The Future of NetFlix and How They are Working to Enrich Their Streaming Service

 Earlier this month NetFlix increased the price of their subscription offerings (read more here and here).

And then earlier this week, NetFlix reported Q2 earnings.  You can read the Letter to Shareholders here.  NetFlix closed the quarter with nearly 24.69 million subscribers – a 65 percent jump from the year-ago period.  Netflix expects to finish the third quarter with 25 million subscribers – 12 million taking the hybrid service, 10 million choosing streaming only and 3 million subscribing to the DVD-by-mail service.

The future of the company is clearly streaming.  In the letter to shareholders Netflix reported 75 percent of its recent subscriber gains were to the streaming only service. They also wrote, “With the rapid adoption of streaming, DVD shipments for Netflix have likely peaked. Also, in Q2 the total number of subscribers who were on hybrid plans (and, therefore eligible to receive DVDs) declined slightly from Q1 (emphasis added).”

I don’t view the price increases as grab at revenue growth explicitly.  Rather I see it as a push to keep the streaming service relevant. In order for the streaming service to remain relevent (and ultimately prosper) NetFlix needs a rich, deep, and current catalog. This is clearly a focus.  Again quoting from the letter to shareholders:

We’ve spoken frequently of how we are directing savings generated from declining DVD demand into additional streaming content and marketing. During the quarter, we substantially increased sequential spending on streaming content as titles from our new content deals (discussed below) became available for streaming.

Netflix also continues to work to ensure MSOs, studios, and other content owners or content distributors that they are friend and not foe.  Ultimately this is a story about the rights owners and historical distribution relationships getting more comfortable with the existence of Netflix so that newer, richer content can migrate to the streaming services.  Comcast Chief Executive Brian Roberts said the “jury is out” whether Netflix will compel people to cut their cable service but that initial fears that it may have been overblown. Quoting a final time from the shareholder letter, you can see Netflix clearly wants to alleviate concerns and highlight the positive value Netflix brings to the value chain:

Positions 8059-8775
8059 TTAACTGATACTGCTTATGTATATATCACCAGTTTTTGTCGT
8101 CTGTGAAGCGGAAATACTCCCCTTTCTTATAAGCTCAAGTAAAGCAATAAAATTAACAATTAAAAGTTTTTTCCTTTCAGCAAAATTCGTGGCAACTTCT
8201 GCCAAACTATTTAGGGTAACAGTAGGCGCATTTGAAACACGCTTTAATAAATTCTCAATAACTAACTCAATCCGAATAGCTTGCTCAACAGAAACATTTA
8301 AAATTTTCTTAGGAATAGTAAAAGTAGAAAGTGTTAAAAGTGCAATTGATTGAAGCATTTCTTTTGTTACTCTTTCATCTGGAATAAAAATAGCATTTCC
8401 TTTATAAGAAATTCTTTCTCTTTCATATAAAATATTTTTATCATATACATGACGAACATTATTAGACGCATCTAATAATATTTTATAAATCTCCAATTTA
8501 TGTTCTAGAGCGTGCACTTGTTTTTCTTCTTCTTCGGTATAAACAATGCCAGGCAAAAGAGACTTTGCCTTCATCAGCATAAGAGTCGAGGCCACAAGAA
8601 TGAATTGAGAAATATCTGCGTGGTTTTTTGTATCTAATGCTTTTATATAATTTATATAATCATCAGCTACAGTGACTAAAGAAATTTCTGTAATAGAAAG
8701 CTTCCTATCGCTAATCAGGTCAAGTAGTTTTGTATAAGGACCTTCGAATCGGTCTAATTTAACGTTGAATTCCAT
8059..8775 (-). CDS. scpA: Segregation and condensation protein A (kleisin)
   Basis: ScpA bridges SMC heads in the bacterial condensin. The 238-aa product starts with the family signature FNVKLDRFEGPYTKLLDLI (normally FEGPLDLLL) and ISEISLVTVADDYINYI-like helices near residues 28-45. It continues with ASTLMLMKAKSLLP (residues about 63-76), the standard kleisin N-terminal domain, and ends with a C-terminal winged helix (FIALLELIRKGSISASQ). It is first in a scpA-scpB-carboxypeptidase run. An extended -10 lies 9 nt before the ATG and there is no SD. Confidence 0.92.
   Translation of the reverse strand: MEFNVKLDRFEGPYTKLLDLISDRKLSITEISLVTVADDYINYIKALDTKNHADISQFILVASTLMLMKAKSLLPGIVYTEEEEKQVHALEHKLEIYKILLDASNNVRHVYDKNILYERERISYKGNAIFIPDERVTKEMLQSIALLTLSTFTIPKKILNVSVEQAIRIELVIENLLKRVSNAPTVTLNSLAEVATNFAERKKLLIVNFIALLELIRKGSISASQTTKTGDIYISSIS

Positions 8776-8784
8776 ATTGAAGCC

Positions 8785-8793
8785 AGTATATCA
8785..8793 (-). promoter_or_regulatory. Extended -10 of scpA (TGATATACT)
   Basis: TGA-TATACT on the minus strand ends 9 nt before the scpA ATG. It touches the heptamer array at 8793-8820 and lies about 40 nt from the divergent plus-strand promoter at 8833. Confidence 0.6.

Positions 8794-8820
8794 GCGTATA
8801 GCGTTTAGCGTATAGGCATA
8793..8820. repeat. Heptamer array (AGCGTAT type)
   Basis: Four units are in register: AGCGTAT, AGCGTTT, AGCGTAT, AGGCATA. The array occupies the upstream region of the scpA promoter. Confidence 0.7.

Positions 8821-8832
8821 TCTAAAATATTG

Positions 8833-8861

Cord mending

For the second quarter in a row, U.S. MVPD households grew in Q1, adding nearly 500,000 additional households and deepening evidence that cord-cutting in the past was prompted by economic hard times rather than the substitution of over-the-top (OTT) services for cable.

Since MVPD households are growing while online video use explodes, the data suggests that OTT services like Netflix are complementary to, rather than competitive with, cable television. In this way, the growth of Netflix streaming is no different to the prior growth of the DVD rental market – both supplemental to the programming offering of the MVPDs. Our subscribers overwhelmingly enjoy both Netflix and the wide variety of sports, current season TV shows, news and entertainment available through MVPDs.

Netflix beating Bit Torrent piracy

In May, analysts at Sandvine published a report on global broadband trends suggesting that people are watching and downloading more video over the Internet than ever before. Given the popularity of our streaming service and the growth we’ve experienced in streaming subscribers and hours viewed, we were not surprised by this finding. What did pleasantly surprise us was how we compared to other providers of Internet video. Our low cost, high quality, on demand streaming service has become so good that the largest percentage of the Internet’s traffic is for paid content instead of illegal free peer-to-peer sites like Bit Torrent. Over coming quarters we’ll see if we can recreate this “beat piracy” feat outside of North America.